What is Hospice Care
Hospice & Palliative Care
Hospice is a specialized, team-based approach to support and care for individuals with life-limiting or advanced illness and their families. When curative care is no longer an option, hospice focuses on meeting the physical and emotional needs at the end of life, so that families can focus on what is important.
The goals of hospice care are to ensure comfort, enhance quality of life, and preserve dignity and choice.
What’s the difference between hospice and palliative care?
Both hospice and palliative care focus on treating symptoms (such as anxiety, nausea, pain, or difficulty sleeping) and enhancing your quality of life.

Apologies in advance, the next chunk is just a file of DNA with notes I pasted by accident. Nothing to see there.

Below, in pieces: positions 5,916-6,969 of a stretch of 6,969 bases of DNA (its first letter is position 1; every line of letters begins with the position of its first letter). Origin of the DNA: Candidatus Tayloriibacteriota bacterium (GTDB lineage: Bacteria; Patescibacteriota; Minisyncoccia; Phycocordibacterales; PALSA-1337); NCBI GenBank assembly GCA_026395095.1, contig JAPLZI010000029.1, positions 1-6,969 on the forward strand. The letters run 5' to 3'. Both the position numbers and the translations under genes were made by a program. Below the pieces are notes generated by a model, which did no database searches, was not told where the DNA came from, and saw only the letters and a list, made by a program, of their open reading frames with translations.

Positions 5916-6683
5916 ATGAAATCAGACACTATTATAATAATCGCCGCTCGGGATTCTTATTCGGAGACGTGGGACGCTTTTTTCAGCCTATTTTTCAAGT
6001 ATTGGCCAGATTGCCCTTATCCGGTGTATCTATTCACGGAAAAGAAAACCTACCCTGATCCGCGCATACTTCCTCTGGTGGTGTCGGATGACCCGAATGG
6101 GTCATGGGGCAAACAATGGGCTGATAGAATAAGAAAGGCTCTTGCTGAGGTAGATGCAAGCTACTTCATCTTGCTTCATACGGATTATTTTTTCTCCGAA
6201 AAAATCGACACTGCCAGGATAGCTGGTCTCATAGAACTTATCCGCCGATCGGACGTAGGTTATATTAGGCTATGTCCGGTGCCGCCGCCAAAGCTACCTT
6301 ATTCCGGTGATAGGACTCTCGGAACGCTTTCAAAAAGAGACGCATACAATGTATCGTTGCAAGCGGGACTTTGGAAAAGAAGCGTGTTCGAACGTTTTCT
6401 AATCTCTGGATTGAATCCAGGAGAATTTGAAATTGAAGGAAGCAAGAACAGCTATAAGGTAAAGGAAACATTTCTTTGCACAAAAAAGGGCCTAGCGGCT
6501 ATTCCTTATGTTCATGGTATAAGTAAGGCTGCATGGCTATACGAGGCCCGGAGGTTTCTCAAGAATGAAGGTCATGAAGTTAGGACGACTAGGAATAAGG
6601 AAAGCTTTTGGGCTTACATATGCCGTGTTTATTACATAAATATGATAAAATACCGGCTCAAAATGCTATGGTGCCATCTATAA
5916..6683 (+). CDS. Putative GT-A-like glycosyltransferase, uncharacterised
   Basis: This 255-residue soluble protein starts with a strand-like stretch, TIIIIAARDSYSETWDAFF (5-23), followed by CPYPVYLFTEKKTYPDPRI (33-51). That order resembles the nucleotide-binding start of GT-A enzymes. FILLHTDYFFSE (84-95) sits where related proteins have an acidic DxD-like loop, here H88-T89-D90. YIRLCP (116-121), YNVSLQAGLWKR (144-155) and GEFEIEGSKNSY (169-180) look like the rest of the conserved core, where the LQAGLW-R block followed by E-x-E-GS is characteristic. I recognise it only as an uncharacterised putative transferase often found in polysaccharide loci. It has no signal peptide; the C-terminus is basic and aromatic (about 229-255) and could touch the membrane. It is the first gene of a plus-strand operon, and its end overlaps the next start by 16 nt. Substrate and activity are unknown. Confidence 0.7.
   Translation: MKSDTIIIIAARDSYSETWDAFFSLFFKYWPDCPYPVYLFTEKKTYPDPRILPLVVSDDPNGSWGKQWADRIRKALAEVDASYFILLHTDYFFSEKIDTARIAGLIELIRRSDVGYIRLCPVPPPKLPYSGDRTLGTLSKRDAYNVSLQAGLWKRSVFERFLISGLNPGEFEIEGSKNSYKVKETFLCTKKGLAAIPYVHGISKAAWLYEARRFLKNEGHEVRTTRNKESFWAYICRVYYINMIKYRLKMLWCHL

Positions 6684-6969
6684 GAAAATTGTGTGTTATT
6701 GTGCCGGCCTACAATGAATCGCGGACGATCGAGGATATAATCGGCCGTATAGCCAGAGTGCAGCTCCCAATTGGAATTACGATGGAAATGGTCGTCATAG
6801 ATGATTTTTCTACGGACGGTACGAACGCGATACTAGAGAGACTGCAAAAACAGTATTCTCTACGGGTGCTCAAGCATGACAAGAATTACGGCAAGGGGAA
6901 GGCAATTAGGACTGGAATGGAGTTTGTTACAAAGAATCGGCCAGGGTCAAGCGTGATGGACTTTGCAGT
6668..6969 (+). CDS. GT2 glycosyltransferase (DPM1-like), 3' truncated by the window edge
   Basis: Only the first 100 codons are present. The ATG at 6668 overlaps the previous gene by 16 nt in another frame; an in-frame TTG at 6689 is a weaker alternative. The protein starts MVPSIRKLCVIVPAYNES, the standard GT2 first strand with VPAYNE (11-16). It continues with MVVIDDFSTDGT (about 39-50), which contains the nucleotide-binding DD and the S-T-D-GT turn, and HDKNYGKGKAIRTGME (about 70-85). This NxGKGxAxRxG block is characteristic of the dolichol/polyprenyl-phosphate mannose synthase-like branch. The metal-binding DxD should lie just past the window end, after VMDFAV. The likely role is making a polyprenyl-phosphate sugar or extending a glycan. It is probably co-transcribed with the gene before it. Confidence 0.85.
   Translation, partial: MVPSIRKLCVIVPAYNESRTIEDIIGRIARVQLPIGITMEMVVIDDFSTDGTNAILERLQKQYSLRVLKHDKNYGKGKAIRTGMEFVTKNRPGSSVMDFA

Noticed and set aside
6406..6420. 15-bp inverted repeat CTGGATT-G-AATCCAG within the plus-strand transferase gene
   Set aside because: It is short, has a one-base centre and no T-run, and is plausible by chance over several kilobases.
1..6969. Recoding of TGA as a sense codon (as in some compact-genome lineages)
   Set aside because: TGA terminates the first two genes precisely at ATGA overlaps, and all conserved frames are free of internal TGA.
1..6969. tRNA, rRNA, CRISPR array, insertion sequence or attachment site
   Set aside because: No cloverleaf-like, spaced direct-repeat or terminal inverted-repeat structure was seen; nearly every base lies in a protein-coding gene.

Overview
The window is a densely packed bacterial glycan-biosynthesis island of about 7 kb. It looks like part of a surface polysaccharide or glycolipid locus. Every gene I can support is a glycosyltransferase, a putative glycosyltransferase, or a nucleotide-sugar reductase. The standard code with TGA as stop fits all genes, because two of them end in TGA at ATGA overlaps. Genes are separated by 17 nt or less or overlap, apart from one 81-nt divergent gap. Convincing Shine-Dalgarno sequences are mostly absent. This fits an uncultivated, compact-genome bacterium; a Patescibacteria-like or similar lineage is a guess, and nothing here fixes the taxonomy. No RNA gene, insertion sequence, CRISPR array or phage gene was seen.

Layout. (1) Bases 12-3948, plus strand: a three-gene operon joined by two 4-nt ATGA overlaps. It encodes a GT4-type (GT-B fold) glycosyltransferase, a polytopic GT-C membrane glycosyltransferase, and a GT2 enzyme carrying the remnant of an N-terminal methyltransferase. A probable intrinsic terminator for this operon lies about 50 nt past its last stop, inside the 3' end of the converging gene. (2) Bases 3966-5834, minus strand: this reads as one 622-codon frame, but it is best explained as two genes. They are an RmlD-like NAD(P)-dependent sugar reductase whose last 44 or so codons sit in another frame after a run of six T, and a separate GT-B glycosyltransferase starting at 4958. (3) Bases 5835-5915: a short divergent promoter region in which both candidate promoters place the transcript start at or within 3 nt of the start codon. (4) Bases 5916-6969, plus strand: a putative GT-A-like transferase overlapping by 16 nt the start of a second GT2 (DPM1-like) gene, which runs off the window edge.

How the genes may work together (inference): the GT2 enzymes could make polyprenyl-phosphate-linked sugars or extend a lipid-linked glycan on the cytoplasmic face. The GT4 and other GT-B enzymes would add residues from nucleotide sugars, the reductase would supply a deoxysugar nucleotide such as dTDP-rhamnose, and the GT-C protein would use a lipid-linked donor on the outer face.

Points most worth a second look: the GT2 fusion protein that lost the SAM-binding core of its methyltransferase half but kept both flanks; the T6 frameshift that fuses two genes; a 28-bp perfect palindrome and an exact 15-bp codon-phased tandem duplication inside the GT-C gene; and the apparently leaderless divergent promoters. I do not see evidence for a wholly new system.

Hospice care is appropriate when a physician feels that a patient’s life expectancy may be six months or less. When curative care is no longer an option, hospice focuses on providing physical comfort and emotional support so that life can be lived as fully as possible.
Palliative care is appropriate at any stage of an illness and can be part of a care plan that includes treatment of a disease.
- Your symptoms are becoming hard to manage
- You are spending more time in the hospital
- Your main priority is comfort and relief from pain or other symptoms
- Curative care is no longer an option
- You are diagnosed with a condition such as heart failure, COPD, end-stage renal disease, dementia, cancer, or stroke and your illness is life-limiting